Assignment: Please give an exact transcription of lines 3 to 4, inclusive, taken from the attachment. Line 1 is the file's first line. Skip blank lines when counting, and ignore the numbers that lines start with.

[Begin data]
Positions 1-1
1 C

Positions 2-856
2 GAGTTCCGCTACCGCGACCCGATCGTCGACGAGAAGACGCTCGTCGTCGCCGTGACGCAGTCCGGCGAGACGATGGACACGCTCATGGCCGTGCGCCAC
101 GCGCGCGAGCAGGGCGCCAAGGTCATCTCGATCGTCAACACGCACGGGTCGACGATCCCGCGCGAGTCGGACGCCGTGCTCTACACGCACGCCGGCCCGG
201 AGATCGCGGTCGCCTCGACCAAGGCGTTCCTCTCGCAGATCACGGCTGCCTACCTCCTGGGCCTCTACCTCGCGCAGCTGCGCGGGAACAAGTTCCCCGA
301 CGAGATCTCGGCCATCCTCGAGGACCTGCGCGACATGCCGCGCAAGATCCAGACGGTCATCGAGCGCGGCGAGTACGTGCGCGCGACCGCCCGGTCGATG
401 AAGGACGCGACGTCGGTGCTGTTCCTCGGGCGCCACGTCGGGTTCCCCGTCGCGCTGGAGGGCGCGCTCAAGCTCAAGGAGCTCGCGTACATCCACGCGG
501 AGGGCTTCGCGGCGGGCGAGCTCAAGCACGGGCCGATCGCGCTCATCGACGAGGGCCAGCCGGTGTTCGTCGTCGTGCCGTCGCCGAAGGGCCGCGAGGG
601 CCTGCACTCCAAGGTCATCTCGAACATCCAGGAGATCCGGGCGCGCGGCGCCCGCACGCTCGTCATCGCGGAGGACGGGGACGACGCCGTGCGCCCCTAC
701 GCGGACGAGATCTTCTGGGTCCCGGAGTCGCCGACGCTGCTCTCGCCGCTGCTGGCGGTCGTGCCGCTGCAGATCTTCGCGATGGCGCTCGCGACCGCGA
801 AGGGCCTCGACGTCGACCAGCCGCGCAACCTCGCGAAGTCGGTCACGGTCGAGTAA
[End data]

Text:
Positions 2-856
2 GAGTTCCGCTACCGCGACCCGATCGTCGACGAGAAGACGCTCGTCGTCGCCGTGACGCAGTCCGGCGAGACGATGGACACGCTCATGGCCGTGCGCCAC